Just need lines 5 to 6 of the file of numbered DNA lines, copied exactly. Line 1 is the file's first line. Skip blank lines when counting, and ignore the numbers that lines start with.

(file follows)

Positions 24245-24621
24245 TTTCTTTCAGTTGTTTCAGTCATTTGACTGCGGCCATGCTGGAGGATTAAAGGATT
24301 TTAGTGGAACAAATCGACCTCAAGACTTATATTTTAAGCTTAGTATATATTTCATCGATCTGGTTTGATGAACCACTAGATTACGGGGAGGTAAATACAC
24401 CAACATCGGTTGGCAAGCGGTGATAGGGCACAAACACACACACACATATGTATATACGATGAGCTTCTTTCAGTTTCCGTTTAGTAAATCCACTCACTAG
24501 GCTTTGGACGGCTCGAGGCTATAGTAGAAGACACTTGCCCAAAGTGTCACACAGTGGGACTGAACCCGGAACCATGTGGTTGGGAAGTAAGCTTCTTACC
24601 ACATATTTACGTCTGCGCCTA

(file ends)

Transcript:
24501 GCTTTGGACGGCTCGAGGCTATAGTAGAAGACACTTGCCCAAAGTGTCACACAGTGGGACTGAACCCGGAACCATGTGGTTGGGAAGTAAGCTTCTTACC
24601 ACATATTTACGTCTGCGCCTA